PHYSIOLOGY: Myocardial response to incremental exercise in endurance-trained athletes


  1. Recent evidence indicates that endurance-trained athletes are able to increase their stroke volume (SV) throughout incremental upright exercise, probably due to a progressively greater effect of the Frank-Starling mechanism.
  2. Left ventricular function was assessed throughout incremental exercise in the supine and upright positions (counterbalanced) using radionuclide ventriculography.
  3. Stroke volume increased in a linear fashion during incremental exercise in both the upright and supine positions. The increases in cardiac output (Q) throughout incremental to maximal exercise (in both the supine and upright positions) were significantly related to changes in heart rate, myocardial contractility and the Frank-Starling mechanism.
  4. We conclude from this investigation that highly trained endurance athletes are able to make progressively increasing usage of the Frank-Starling effect throughout incremental exercise.

PRACTICAL TAKEAWAY - one of the reasons to do continuous VO2 max intervals (3-5') is to ensure that there is a sufficient preload stimulus to encourage greater contractile force through the Frank-Starling effect. This study seems to indicate that well trained athletes are able to make better use of this effect.

TRAINING: Effect of respiratory muscle training on exercise performance in healthy individuals


  1. Two distinct types of specific respiratory muscle training (RMT), i.e. respiratory muscle strength (resistive/threshold) and endurance (hyperpnoea) training, have been established to improve the endurance performance of healthy individuals.
  2. The multiple linear regression analysis including 46 original studies revealed that less fit subjects benefit more from RMT than highly trained athletes and that improvements do not differ significantly between inspiratory muscle strength and respiratory muscle endurance. training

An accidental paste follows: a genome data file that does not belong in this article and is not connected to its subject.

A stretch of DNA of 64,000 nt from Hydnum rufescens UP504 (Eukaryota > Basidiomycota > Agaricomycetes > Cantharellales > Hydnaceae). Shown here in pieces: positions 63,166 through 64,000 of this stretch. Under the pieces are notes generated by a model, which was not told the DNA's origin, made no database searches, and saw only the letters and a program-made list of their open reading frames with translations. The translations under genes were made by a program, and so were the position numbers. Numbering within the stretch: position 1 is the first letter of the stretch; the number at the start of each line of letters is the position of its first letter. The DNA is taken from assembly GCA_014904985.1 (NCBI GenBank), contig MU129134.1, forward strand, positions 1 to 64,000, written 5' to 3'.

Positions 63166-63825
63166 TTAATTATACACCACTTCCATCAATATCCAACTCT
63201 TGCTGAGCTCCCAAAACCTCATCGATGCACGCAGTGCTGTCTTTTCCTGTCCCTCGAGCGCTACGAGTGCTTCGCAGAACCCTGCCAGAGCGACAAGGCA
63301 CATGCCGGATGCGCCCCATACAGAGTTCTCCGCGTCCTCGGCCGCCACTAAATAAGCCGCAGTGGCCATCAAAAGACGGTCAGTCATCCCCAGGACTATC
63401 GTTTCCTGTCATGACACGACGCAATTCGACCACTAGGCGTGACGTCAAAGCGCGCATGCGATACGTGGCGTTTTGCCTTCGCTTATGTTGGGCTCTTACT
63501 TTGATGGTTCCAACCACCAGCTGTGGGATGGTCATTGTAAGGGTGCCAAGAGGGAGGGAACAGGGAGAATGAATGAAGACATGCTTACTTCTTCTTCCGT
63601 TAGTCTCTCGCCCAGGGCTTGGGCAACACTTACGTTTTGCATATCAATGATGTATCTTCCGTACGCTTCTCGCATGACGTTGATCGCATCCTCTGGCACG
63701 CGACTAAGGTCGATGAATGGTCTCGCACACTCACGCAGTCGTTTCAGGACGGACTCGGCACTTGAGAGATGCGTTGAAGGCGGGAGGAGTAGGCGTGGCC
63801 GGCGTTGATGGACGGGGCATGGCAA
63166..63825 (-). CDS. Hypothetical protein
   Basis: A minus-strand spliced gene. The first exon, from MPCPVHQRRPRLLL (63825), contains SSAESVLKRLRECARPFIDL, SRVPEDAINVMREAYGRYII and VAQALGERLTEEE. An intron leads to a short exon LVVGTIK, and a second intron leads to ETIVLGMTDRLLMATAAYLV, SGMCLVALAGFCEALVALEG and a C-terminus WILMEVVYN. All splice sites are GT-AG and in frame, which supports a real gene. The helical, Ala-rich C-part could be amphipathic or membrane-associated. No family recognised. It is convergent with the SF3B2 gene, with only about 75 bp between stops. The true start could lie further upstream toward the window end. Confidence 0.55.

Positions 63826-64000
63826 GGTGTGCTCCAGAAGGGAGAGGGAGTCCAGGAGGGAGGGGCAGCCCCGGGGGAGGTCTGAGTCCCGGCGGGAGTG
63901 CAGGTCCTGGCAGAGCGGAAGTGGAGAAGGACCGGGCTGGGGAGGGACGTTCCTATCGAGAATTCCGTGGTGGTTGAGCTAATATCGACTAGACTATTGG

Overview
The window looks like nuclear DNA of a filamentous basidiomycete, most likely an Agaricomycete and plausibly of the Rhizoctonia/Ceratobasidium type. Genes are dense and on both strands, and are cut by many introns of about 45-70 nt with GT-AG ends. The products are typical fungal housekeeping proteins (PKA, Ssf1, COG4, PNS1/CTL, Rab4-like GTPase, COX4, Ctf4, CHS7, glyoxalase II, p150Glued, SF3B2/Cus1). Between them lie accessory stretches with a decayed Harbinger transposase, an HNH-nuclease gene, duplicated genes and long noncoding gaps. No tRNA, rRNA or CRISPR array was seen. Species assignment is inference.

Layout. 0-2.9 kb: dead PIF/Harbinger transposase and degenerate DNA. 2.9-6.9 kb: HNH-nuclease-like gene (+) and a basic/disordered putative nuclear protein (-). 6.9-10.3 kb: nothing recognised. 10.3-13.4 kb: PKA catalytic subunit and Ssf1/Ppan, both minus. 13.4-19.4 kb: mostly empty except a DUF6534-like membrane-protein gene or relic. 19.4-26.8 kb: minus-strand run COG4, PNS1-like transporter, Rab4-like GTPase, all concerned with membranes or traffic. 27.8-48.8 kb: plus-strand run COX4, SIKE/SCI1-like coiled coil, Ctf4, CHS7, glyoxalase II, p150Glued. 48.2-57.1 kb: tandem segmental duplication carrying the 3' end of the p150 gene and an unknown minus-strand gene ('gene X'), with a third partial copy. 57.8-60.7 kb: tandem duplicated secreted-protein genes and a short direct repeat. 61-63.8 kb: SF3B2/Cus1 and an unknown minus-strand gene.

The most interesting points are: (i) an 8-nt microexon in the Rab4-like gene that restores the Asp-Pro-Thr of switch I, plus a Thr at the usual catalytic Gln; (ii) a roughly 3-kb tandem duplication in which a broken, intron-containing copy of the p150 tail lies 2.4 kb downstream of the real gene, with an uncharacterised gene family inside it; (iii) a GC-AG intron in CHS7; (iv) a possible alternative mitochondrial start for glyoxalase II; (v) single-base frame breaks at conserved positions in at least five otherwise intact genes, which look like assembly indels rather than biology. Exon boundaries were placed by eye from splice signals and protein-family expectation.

3. With increasing test duration, improvements in performance are greater and the type of sport does not influence the magnitude of improvements.
  4. RMT improves endurance exercise performance in healthy individuals with greater improvements in less fit individuals and in sports of longer durations.

PRACTICAL TAKEAWAY - respiratory muscle training is probably a valuable addition to an endurance training plan.

SUPPLEMENT: Effects of ibuprofen during 42-km trail running on oxidative stress, muscle fatigue, muscle damage and performance


  1. Up to 75% of marathon runners ingest non-steroidal antiinflammatory drugs (NSAIDs) during competition.
  2. We evaluated the effect of ibuprofen (IBU) use on oxidative stress, muscle damage, physical performance, and vertical jump of runners participating in a 42-km trail running.
  3. A 400-mg IBU capsule was administered to the IBG 15 min prior to the start of the trial and during the course after 5hrs.
  4. The main findings of the present study were as follows: (1) The use of IBU had a significant effect on oxidative stress as well as on squat jump (SJ) and (2), in contrast IBU had no influence on physical performance.

PRACTICAL TAKEAWAY - there isn't any performance benefit to taking ibuprofen and there are definitely potential downsides to taking NSAIDs so I would recommend not using these during trail running races.